You can never go home, said Sol, way back in issue two. Let’s see if he was right.
As readers and adventurers alike say farewell to the world of DIE, the creative team behind the comic (writer Kieron Gillen, artist Stéphanie Hans, and letterer Clayton Cowles) remain at the top of their game. DIE #20 is a satisfying conclusion on several fronts: the issue ties up the book’s lingering loose ends, the quasi-antagonist’s scheme is explained, and the party return — for the most part — to the lives they left behind. It’s a bittersweet ending: a mélange of tragedy and hope.
As the party finally confront Die — game, world, and entity — itself, it forces them to answer a single question: “What am I for?” The character design — a knight with a glowing D20 for a head — is playful but imposing; its tone is echoed by its speech bubbles. While Cowles gives many of DIE’s characters more standardized speech bubbles, Die’s speech is in a mechanical font enclosed in black decagonal bubbles reminiscent of dice in silhouette. The bright, empty surroundings it shares with the party are almost clinical and its exposition is indifferent. Die the entity is simply the mechanics of the game laid bare.
Die’s question — what are RPGs for? — has always been at the center of DIE the book, too. When confronted by the question, the protagonists struggle and ultimately find their way to a complex answer. Hans paints every pained expression of their conversation with an expert hand. Meanwhile Gillen, via the party’s answer, elegantly restates and answers the book’s thesis.
One of the answer’s many facets is that RPGs are a place for introspection. They’re also a place for escapism. As with RPGs, DIE as a story feels deeply introspective at times. It also acts as an escape for its readers. In DIE, we can experience someone else’s struggles, commune with dead authors, and see dragons. Much of DIE has been preoccupied with its protagonists’ struggle to return to the real world, but the potential for fantasy to combine with reality has simultaneously existed as a threat. The final issue of DIE hits hardest when it forces not just characters but readers to confront a shared morbid reality: the COVID-19 pandemic. However, the characters also return to a future filled with hope and new opportunities — things they would have missed if they’d stayed submerged in fantasy forever.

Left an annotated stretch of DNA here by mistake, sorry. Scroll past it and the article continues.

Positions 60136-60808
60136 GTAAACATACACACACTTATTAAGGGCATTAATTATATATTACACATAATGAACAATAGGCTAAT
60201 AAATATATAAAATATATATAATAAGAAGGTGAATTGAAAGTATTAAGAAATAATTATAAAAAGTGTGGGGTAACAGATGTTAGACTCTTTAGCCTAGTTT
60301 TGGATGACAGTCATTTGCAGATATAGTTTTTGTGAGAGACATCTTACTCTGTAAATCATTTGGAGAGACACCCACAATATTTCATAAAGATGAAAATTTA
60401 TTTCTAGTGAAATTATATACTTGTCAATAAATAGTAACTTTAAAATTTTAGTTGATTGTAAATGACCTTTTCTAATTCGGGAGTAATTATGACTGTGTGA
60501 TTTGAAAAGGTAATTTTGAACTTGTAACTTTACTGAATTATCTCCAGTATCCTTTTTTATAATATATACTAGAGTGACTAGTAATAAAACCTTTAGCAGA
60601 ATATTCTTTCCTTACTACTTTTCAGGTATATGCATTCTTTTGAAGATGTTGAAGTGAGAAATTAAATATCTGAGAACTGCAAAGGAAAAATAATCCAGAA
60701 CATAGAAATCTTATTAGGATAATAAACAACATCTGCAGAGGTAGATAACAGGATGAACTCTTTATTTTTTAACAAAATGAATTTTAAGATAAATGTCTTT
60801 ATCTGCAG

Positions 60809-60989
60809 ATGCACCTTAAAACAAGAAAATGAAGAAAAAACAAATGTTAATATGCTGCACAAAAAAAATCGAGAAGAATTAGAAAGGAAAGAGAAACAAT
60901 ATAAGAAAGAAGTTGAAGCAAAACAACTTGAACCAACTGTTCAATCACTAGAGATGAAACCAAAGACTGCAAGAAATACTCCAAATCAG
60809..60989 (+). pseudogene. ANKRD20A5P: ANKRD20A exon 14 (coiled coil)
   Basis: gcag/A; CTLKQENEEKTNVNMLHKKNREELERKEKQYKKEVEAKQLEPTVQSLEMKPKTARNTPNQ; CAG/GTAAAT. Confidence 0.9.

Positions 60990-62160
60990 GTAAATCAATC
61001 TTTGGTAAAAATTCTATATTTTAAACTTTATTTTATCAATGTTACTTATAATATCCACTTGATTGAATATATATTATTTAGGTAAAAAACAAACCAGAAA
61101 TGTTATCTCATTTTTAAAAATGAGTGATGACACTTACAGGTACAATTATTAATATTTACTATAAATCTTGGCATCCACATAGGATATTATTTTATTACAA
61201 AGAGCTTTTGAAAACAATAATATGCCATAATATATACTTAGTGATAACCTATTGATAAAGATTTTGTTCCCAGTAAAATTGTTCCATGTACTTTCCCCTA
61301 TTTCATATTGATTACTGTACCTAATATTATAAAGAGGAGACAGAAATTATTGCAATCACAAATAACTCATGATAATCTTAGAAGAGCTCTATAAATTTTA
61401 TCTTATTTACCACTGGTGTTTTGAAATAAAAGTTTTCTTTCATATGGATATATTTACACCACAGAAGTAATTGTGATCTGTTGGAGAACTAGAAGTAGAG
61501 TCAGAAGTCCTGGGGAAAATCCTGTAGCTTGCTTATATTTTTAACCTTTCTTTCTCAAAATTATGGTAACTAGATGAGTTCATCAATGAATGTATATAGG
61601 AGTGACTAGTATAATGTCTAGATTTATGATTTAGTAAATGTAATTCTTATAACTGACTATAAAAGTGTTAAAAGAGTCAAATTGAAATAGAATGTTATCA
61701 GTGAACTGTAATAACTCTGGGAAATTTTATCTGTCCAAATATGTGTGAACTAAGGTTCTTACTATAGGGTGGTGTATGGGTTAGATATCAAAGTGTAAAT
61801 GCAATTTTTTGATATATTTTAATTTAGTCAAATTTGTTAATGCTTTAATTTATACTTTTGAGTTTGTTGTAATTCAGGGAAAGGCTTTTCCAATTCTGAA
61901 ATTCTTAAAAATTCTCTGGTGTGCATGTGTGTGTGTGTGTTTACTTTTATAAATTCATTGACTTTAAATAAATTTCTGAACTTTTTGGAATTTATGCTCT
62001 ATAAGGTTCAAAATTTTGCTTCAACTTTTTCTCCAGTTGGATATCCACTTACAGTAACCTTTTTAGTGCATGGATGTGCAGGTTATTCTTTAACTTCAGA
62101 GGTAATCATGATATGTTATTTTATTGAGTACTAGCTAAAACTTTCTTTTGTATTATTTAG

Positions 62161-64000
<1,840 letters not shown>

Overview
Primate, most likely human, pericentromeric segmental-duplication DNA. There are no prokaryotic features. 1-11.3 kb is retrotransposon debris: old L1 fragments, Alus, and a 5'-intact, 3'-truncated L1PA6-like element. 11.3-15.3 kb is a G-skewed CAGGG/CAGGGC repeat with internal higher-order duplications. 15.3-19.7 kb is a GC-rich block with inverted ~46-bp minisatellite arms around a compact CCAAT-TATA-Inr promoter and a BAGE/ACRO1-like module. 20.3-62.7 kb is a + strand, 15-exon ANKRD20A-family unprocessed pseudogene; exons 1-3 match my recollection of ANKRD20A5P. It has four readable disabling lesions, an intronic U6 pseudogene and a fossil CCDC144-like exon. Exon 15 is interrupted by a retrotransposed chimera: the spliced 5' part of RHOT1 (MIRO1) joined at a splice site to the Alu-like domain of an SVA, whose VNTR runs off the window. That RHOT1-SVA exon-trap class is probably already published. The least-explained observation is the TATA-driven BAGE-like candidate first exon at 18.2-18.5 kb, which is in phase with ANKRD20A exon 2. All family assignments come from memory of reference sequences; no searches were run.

Like multiple works of Gillen’s, DIE ends with a specific fourth-wall break: on the last page, a character makes eye contact with the reader and imparts some final words. Then, like DIE’s characters, we are left by the world’s creators to go about our lives. However, we’re also left — invited — to find our own answers to DIE’s questions and to cling to hope. With this week’s announcement of a DIE RPG Kickstarter coming this November, perhaps some readers may end up searching for some of their answers there.
As with all things, DIE has come to its end. DIE #20 is a satisfying conclusion and bittersweet farewell to a masterful piece of storytelling.
DIE #20: Crit
Writing - 10/1010/10
Storyline - 10/1010/10
Art - 10/1010/10
Color - 10/1010/10
Cover Art - 8/108/10
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